Released: November 18, 2022
Ten years on - musical shape shifter Vass revisits his classic Scottish winter album “Occasionally a musician comes along and surprises us by delivering the unexpected” – Northern Sky
Mike Vass has always been one to make a scene. In the best possible way. The brilliant Scottish tunesmith has long had an inherent ability to paint pictures in compositions, evoke images from melodies and transport listeners to another place entirely. A spectacular Scottish winter comes to life in his ambitious upcoming release Decemberwell Decade.
Hugely atmospheric it takes listeners on a journey through one of the coldest months of the year whilst wrapping it in a festive warmth, light and hope. A master of eloquent compositions and named Composer of the Year in the 2012 Scots Trad Music Awards, the innovative Nairn-born Vass is rightly recognised as one of the most creative forces on the Scottish music scene. A musician never far from a new commission, he has built his enviable reputation on his skills not just as a composer but also an in-demand producer and multi-instrumentalist known for his signature fiddle and tenor guitar playing which saw him nominated for Instrumentalist of the Year at the 2018 Scots Trad Music Awards.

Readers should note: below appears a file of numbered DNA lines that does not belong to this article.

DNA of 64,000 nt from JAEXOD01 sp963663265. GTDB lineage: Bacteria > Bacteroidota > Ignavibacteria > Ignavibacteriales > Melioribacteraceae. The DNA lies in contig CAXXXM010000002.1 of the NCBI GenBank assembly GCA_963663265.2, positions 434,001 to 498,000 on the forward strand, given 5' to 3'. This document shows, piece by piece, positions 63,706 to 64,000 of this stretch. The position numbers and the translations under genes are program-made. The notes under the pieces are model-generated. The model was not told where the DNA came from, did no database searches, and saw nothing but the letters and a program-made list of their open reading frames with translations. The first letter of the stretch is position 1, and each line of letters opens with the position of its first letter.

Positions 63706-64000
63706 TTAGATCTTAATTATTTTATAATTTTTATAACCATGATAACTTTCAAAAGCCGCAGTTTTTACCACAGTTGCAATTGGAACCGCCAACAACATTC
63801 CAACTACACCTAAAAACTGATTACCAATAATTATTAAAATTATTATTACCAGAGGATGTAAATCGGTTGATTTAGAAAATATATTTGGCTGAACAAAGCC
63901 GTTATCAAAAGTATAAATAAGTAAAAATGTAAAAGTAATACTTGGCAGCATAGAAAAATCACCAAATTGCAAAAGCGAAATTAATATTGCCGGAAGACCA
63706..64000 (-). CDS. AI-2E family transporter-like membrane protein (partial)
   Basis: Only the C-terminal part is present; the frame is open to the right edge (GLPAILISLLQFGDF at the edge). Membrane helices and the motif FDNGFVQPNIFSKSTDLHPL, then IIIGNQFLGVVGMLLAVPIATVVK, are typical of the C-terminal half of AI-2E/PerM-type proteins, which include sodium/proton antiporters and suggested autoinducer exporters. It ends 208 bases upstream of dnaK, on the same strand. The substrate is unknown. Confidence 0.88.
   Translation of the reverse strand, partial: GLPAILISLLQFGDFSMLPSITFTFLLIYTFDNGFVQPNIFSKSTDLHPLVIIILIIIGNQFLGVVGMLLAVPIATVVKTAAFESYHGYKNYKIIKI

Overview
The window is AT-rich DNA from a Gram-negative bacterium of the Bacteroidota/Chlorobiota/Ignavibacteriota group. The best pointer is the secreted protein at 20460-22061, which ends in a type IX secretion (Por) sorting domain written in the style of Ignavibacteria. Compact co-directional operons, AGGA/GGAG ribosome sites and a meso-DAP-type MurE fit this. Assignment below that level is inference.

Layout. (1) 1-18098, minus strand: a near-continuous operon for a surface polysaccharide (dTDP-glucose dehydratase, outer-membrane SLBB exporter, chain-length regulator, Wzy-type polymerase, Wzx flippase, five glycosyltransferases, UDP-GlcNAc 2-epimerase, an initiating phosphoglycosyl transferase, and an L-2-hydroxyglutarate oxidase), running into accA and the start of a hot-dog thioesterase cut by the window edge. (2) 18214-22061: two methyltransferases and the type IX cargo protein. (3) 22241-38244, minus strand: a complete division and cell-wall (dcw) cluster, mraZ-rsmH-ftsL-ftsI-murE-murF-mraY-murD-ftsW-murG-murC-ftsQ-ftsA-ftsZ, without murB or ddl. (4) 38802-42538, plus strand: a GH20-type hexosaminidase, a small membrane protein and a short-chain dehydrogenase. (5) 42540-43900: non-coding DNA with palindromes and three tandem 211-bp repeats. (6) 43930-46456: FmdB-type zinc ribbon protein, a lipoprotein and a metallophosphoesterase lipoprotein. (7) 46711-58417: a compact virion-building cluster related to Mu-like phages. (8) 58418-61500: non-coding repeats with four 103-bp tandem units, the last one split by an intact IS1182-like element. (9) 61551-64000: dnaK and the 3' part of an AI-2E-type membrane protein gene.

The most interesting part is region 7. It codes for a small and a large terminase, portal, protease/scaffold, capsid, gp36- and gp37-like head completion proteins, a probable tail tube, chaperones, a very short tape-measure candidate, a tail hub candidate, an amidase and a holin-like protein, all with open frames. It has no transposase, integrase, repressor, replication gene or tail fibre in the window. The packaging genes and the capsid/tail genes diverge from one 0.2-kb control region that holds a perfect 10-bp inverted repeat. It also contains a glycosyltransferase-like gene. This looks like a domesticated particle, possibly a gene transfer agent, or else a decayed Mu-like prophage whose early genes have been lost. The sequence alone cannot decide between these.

Traditional Artist in Residence at Edinburgh University’s School of Scottish Studies for the past three years and the first Associate Artist In Traditional Music at Glasgow’s Royal Conservatoire of Scotland, Mike surprised everyone in 2018 when he changed tack, releasing his first ever album of self-penned songs, and revealed a fine voice into the bargain. Save His Calm was probably not what followers of Vass’s music had expected following on from three beautifully crafted instrumental albums - Decemberwell, In the Wake of Neil Gunn (nominated for 2014’s Scottish Album of the Year) and Notes from the Boat and the lockdown EP Man Alone with Himself. The first of these, Decemberwell (2011) saw Mike flying solo, layering a wealth of multi instrumental magic - composing, producing, performing and recording in a one-man tour de force while hunkered down in his home studio in Glasgow.
The story starts a year earlier when he was working as a peripatetic fiddle tutor for Argyll and Bute Council travelling around schools. That year’s harsh winter meant all his December teaching work was cancelled at short notice due to the volume of snow on the roads. So he hibernated in his Glasgow flat with only a collection of box sets for company! In 2011 the council decided to modify the end of year teaching timetable, anticipating similar weather conditions. Says Mike: “Rather than rewatch the same box sets I set myself a challenge - to spend December writing and recording some Scottish winter-themed music and record a daily video diary of the whole process.” Switching between fiddles, cittern, mandolin, percussion and an old upright piano bought especially for the project, Mike wrote and played every part on the album.
The official release of Decemberwell in 2012 saw Mike marked as ‘one to watch’ and he won the coveted title of Composer of the Year in the Scots Trad Music Awards the same year. Now, to mark the 10th anniversary of one of the most significant releases in his back catalogue, Mike decided to give it a reincarnation.